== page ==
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Teriʻimaevarua II
Queen of Bora Bora
Reign3 July, 1860 – 12 February, 1873
Coronation30 July, 1860
PredecessorTapoa II
SuccessorTeriimaevarua III
Born(1841-05-23)May 23, 1841
Kingdom of Raiatea
DiedFebruary 12, 1873(1873-02-12) (aged 31)
Kingdom of Bora Bora
SpouseTemauiariʻi a Maʻi (m. 1866)
IssueTeriimaevarua III (adoptive)
Maevarua Pōmare
HouseHouse of Pōmare
FatherAriʻifaʻaite a Hiro
MotherPōmare IV

Teri'i-maeva-rua II (born Princess Maevarua Pōmare; 23 May, 1841 – 12 February, 1873) was the Queen of Bora Bora from 1860 until her death in 1873.

Teri'i-maeva-rua II belonged to the Pōmare dynasty, the royal family of Tahiti, as the daughter of Queen Pōmare IV of Tahiti. Teri'i-maeva-rua was adopted by the childless king of Bora Bora. She received the title of Crown Princess, on the condition she renounce her rights to the Crown of Tahiti.

In 1850, Teri'i-maeva-rua II left Tahiti to join her future kingdom. She succeeded to the throne, following her adoptive father’s death.

Teri'i-maeva-rua II died on 12 February,1873. She was succeeded by Teriimaevarua III, who reigned from 1873 to 19 March, 1888.[1]

Tahitian princess

Maevarua Pōmare was born on 23 May, 1841 on the island of Raiatea. She was the eldest daughter and fifth child of Queen Pōmare IV of Tahiti and her second husband Prince Consort Ariʻifaʻaite. She was one of ten children, though not all lived to adulthood. Her only sister, Victoria Pōmare-vahine, died at the age of one.

Raised in Papeete with her brothers, she was barely a year old when Admiral Abel Aubert Du Petit-Thouars, commander of the French fleet in Oceania, annexed the Marquesas Islands and declared war on the Kingdom of Tahiti. After the French invaded in 1843, the family fled to Raiatea aboard the Carysfort to escape from the French colonial authorities and the violence of the war. The land had been provided for the family by Queen Pōmare's cousin, the reigning Raiatean King Tamatoa IV. The new lifestyle of the royal family in Opoa were much more impoverished in comparison to life in Papeete, and the family had to reside in a small cottage which was described as "a place little better than a barn."

The French were victorious, but they weren't able to annex the island due to diplomatic pressure from Great Britain, so Tahiti and Mo'orea continued to be ruled under the forcibly imposed French protectorate. A clause to the war settlement was that Queen Pōmare's allies in Huahine, Raiatea, and Bora Bora would be allowed to remain independent.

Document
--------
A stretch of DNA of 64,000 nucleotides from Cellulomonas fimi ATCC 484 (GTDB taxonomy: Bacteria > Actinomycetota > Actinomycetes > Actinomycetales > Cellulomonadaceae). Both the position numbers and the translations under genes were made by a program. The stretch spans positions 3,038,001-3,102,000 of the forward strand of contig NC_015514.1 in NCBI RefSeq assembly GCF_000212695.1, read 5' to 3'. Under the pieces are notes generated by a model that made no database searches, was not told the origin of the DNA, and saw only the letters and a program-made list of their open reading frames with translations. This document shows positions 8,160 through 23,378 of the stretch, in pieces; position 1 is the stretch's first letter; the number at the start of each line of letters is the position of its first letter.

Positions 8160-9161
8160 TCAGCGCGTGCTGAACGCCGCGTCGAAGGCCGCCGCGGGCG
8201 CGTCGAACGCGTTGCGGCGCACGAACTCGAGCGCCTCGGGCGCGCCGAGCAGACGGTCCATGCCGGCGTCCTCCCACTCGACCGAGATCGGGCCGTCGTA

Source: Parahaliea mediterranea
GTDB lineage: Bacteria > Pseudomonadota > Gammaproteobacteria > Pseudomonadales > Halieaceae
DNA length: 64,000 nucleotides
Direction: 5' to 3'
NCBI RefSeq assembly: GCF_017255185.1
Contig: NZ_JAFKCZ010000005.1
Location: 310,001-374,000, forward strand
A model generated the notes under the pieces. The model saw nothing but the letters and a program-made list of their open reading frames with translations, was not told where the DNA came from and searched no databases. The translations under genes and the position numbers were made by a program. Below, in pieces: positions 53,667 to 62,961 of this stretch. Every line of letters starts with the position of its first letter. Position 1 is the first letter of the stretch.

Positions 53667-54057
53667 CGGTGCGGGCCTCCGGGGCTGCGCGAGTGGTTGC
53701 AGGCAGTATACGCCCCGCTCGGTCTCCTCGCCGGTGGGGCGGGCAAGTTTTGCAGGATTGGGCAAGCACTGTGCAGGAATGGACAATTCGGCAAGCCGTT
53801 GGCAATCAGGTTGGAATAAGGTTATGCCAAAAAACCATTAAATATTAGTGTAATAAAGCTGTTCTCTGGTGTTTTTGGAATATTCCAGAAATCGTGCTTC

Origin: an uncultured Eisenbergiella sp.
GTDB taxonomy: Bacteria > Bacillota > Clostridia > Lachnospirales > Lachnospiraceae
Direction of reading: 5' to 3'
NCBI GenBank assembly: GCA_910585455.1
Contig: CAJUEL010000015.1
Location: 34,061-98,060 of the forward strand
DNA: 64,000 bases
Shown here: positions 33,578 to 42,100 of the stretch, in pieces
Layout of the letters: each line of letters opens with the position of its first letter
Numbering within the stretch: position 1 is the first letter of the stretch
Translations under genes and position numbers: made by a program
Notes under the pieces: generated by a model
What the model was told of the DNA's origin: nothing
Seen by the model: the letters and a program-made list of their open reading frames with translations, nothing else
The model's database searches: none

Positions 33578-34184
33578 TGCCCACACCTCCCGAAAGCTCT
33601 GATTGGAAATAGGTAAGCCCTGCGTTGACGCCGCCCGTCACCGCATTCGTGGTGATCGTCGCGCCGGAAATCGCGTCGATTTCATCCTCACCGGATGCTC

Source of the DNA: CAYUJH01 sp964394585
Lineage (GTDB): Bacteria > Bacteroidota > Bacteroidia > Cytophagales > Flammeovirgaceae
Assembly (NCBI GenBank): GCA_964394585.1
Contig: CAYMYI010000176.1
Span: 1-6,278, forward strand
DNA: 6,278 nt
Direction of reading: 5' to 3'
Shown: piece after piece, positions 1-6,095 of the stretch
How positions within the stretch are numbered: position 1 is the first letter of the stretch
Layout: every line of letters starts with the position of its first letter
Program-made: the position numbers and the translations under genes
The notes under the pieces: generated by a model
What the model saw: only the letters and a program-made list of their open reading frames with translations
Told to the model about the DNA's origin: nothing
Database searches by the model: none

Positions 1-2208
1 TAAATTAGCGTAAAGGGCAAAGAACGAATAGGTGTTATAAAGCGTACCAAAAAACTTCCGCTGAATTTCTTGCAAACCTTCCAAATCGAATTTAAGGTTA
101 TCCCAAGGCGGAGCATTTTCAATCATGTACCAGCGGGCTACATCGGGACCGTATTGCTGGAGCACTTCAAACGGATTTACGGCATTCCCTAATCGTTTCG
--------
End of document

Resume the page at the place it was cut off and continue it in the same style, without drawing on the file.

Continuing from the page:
In 1847, she was six years old when her mother accepted the French protectorate and moved the family back to Tahiti. She ruled the kingdom under French administration until her death in 1877.

Heiress of Bora Bora

In December 1822 Queen Pōmare had married King Tapoa II of Taha'a. The marriage remained childless and ended with the Queen repudiating it on the ground that Tapoa was sterile. On 5 December 1832, Pōmare was married again, this time to her first cousin, Tenaniʻa Ariʻifaʻaite a Hiro, Maevarua’s father. Tapoa II settled in Bora Bora and became king at the request of the Ma'i and Tafaaora clans. He remained on good terms with his ex-wife.

In 1843, King Tapoa II, having no biological children, asked the Queen of Tahiti, his closest relative, to choose an heir from among her offspring. Privileging her sons for her own succession, Queen Pōmare offered her eldest daughter, Maevarua, as a potential heir to the Kingdom of Bora Bora.

The king accepted and Maevarua Pōmare received, at the age of four, the title of Crown Princess of Bora Bora. Consequently, she was obliged renounce her rights to the throne of Tahiti for herself and her descendants.

In 1850, she left the island of Tahiti to join her future kingdom. King Tapoa II, took care of completing her education by employing British tutors for the princess.

Queen of Bora Bora

On July 3 1860, after the death of King Tapoa II, she became Queen of Bora Bora. Besides Bora Bora, the kingdom encompassed the islands of Tupai, Maupiti, Maupihaa, Motu One, and Manuae. She ruled under the name Teri'i-maeva-rua II. Her coronation took place on July 30, 1860.

On 28 February 1866, she married Prince Temauriari'i, of the Ma'i princely family of Bora Bora. He was seven years her junior. Their union remained childless.

Teri'i-maeva-rua’s next brother, Tamatoa, had, much like herself, been adopted by the childless king of Raiatea, and ruled the kingdom until his deposition in 1871. She adopted his third daughter, Princess Ari'i-ʻOtare Pōmare, as her heir.

Death and aftermath

Teri'i-maeva-rua II died on 12 February, 1873, at the age of thirty-one. Her niece succeeded to the throne, taking the name Teri'i-maeva-rua III. The new queen was still only a child, so Prince Temauriari'i acted as regent until her majority.

Queen Teri'i-maeva-rua III’s reign saw the growing threat of imperialism.

The German Empire’s aims at colonial expansion, particularly in the Pacific, became a serious threat to the interests of the French Republic. This prompted France to declare the Leeward Islands under a provisional protectorate in 1880, in violation of the 1847 Jarnac Convention. In 1888, France and Britain agreed to abrogate their previous treaty and allow the French to annex the Leeward Islands.[2] Royal power remained in effect until Teri'i-maeva-rua III’s abdication in 1895.

Today, the island of Bora Bora is a part of French Polynesia.



  1. ^ "South Sea Isle Loses Its Queen". Perth Mirror. February 4, 1933. p. 14. Retrieved October 21, 2022 – via National Library of Australia.
  2. ^ "France in the Pacific: More Annexation". Sydney Evening News. November 1, 1895. p. 6. Retrieved October 21, 2022 – via National Library of Australia.
Regnal titles Preceded byTapoa II Queen of Bora Bora 1860–1873 Succeeded byTeriimaevarua III